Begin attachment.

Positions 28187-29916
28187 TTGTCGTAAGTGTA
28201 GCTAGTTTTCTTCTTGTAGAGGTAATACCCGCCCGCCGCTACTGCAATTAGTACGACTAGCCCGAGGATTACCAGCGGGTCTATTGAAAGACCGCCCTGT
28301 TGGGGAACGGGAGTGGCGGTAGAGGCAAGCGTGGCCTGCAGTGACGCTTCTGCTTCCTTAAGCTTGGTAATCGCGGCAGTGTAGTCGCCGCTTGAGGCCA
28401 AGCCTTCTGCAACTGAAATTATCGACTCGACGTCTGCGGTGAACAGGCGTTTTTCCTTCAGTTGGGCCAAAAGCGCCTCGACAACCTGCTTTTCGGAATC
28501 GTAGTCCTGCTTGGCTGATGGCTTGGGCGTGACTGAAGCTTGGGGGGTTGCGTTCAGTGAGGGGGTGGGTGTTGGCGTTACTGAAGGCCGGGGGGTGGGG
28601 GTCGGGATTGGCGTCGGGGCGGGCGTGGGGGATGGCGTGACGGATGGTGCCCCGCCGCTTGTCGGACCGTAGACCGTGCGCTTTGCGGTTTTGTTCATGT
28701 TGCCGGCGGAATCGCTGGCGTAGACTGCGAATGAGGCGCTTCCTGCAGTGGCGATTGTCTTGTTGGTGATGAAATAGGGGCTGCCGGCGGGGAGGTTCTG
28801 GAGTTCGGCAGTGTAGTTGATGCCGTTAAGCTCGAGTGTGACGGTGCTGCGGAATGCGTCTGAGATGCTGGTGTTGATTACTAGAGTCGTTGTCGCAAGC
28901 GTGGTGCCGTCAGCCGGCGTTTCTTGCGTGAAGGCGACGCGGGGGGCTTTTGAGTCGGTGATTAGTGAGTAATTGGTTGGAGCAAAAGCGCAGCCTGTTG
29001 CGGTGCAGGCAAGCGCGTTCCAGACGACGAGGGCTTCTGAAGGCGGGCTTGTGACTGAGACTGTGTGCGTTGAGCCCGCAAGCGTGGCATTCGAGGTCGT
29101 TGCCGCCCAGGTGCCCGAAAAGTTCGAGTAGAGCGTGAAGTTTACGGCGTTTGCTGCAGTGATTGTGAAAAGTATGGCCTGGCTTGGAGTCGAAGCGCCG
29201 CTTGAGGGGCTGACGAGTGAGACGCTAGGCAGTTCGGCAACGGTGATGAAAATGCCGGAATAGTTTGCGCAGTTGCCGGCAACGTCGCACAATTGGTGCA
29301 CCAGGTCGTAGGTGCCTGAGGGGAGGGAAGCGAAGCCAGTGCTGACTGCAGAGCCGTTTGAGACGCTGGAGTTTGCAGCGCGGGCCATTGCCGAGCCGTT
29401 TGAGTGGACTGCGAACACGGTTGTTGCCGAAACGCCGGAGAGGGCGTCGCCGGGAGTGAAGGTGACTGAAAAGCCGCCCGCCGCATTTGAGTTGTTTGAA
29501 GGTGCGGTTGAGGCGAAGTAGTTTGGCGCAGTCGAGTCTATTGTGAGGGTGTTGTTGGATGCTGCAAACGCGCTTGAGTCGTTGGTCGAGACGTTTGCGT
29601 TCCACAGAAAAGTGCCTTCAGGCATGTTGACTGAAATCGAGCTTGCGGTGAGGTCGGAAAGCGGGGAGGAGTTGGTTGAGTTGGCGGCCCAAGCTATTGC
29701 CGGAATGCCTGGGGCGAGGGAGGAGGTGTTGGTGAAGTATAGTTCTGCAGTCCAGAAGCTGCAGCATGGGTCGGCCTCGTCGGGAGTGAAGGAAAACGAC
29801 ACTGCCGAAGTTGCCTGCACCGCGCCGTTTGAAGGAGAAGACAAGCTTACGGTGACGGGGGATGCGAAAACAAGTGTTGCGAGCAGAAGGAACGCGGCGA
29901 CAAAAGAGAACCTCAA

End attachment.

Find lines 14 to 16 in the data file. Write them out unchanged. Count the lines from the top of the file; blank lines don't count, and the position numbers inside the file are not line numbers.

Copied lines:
29301 CCAGGTCGTAGGTGCCTGAGGGGAGGGAAGCGAAGCCAGTGCTGACTGCAGAGCCGTTTGAGACGCTGGAGTTTGCAGCGCGGGCCATTGCCGAGCCGTT
29401 TGAGTGGACTGCGAACACGGTTGTTGCCGAAACGCCGGAGAGGGCGTCGCCGGGAGTGAAGGTGACTGAAAAGCCGCCCGCCGCATTTGAGTTGTTTGAA
29501 GGTGCGGTTGAGGCGAAGTAGTTTGGCGCAGTCGAGTCTATTGTGAGGGTGTTGTTGGATGCTGCAAACGCGCTTGAGTCGTTGGTCGAGACGTTTGCGT